Woodward Opera House First Floor Commercial Space Receives State Occupancy Approval | Business
MOUNT VERNON – One of the most visible commercial properties in downtown Mount Vernon has received state occupancy approval, paving the way for potential redevelopment in the future.
The first-floor corner property of the Woodward Opera House, located at 101 S. Main St., received final site approval on June 23, according to building manager Danny Gum. This will allow doing business there.
According to Gum, the desire to strengthen leadership is to stick to the original plan of the space, which is currently called “Harvest Market & Café”.
“The plan is to have a delicatessen, a bakery, a cafe with seating – a grocery store, similar to Whole Foods,” Gum said. “It’s just going to be locally grown produce, meats, things like that. “
The corner property has been vacant since 2016, Gum said, when Sips Coffee House left. It was previously home to various men’s clothing stores, including Colonial Men’s Shop, according to records kept by the Knox County Historical Society.
The neighboring property, which will be part of the future market space, housed various shoe stores before briefly becoming the home of the Paragraphs bookstore.
Gum said in late June that Woodward’s management was open to hearing proposals for the newly approved space. While the Woodward could run its own market and grocery store, Gum said potential tenants are also welcome to contact the team with ideas.
“We are considering doing this ourselves, and we are also looking at proposals from potential tenants,” Gum said. “We’re not ruling out anything at the moment – in fact, I have a meeting tomorrow with a future tenant. And then it will have to go to the board of directors, and they will make a decision.”
Gum declined to comment on a potential timeline for the project.
“I don’t want to raise expectations, so I’d rather not say one way or the other,” he said. “We have our own wishes, I’ll put it that way. Whether or not they are realistic or not, or whether they come true, remains to be seen.”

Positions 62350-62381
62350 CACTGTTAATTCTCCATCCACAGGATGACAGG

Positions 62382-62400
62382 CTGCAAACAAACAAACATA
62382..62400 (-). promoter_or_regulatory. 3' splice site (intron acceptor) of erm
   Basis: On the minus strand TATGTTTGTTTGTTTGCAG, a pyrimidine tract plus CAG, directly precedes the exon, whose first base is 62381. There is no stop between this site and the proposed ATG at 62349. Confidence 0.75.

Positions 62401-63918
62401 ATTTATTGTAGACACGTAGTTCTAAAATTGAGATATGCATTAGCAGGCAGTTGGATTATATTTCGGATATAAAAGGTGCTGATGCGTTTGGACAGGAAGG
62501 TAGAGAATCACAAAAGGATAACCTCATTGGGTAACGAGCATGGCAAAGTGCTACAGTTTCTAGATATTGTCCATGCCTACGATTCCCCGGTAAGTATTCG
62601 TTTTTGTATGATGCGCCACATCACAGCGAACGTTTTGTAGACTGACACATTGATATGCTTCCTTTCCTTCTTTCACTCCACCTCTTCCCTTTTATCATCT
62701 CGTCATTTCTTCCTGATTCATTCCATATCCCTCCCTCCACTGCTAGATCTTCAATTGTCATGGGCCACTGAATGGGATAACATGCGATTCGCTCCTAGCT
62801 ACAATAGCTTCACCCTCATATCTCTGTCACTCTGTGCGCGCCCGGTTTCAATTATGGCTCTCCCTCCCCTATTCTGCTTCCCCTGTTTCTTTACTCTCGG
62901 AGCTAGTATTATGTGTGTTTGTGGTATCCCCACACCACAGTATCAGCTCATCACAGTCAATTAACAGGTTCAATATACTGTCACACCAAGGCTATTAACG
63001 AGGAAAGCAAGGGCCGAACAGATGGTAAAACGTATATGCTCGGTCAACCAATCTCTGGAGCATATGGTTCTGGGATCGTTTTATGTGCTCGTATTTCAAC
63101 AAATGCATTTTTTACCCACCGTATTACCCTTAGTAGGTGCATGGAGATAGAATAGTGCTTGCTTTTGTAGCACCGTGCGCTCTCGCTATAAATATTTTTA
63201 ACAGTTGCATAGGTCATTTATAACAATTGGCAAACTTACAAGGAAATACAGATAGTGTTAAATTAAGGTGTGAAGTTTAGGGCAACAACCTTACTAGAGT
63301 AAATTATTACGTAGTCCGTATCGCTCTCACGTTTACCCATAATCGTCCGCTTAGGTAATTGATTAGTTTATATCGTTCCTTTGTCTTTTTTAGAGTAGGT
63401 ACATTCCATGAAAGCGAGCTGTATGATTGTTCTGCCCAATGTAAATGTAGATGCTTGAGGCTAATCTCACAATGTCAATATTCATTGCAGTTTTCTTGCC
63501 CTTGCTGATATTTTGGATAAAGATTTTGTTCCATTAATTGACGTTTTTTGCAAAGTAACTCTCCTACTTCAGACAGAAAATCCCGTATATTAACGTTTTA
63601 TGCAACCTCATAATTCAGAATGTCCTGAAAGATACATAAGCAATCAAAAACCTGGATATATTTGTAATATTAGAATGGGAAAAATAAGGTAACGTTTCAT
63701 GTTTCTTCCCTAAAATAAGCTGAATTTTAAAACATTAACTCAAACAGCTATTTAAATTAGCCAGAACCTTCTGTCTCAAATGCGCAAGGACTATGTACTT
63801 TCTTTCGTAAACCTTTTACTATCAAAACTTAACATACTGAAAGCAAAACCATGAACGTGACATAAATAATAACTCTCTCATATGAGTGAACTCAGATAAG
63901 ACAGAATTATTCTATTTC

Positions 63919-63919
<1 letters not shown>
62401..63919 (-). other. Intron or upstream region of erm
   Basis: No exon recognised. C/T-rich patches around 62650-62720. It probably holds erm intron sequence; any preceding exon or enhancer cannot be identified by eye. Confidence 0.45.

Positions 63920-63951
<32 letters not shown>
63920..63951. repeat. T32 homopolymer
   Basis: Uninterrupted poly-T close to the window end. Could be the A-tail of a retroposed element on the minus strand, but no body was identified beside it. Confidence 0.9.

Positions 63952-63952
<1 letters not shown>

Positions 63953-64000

The space totals 5,000 square feet, according to Gum, and consists of two main rooms: one with a commercial kitchen, service counters, and a seating area; and the other lined with accessible storage shelves.
Gum said a health-centric grocery store once occupied the space, and it has succeeded. This fueled the management team’s interest in redesigning a similar concept.
“There was a market there. There was only locally grown produce and meat. And it worked well – it worked really well. The people downtown loved it,” said Gum.
“So with the addition of new apartments here, the move from the big cities to this region and the demand for healthy food, we just think that would be the best use for all spaces. “
Gum added, however, that this idea may not come to fruition. Planning is still in its infancy.
“It’s our wish – it’s our prayer – but that doesn’t necessarily mean that’s what’s going to happen,” he said.
COMPLETE RESTORATION: On the same day, the state approved Woodward’s first floor corner property, final touches were made to the decades-long building restoration project.
The Woodward installed new signage on the north side of the building, intended to replicate the original appearance of the opera house.
According to Gum, the oldest available photo of the Woodward was taken in 1885 (about 35 years after it opened). We see the letters “Woodward Opera House” painted in white on the north side of the building, facing the public square.
“It’s part of restoration. Every time you restore a building, rather than reusing it, you want to restore it to its original appearance,” Gum explained. “This is the final phase of the restoration of the building. The final phase. Everything else is restored as it was in 1885, except for this.”
Jeff Gottke, Chairman of the Board of Trustees of the Knox County Landmarks Foundation and Member of the Board of Trustees of the Knox County Historical Society, said this finishing touch symbolizes the community’s passion for preserving its history.
“I think the County of Knox is very proud of its history,” said Gottke, “and it’s nice to see that this is preserved and celebrated with historic-looking signage on one of the most important buildings. County of Knox Historic Sites. “
Restoration of the Woodward Opera House began in the 1970s, according to Sound website, but did not gain momentum until 1994, when the Knox Arts and Culture Partnership was formed. The Woodward Development Corporation was born in 1997 and purchased the building in 1998, opening the door to a 20-year, $ 21 million restoration effort that would include $ 11 million in state tax credits.
The Woodward Opera House hosted its first performance in 98 years on January 24, 2019. Since then, Gum has said building management has focused on finishing the work – preparing the corner space on the first floor. for state approval, so that it can pass structural safety inspections and add the finishing touches to the building facade.
“We were still working at the Harvest Market & Café. When the building opened, occupation was granted by the state on all other parts of the building except this one – it was still under construction, ”Gum explained.
“And just today – just today – the state inspector was here, the structural inspector, and that was the last piece of the puzzle to get an occupation on this. So it’s over now. too.”
Gum found it hard to describe the feeling of seeing the project finished.
“Chill bumps. Relief. It’s so nice to have this occupation here. It was like our last stop. I can’t explain it, “he said.” Like I said every time the inspector signed I literally got chills. Just elation.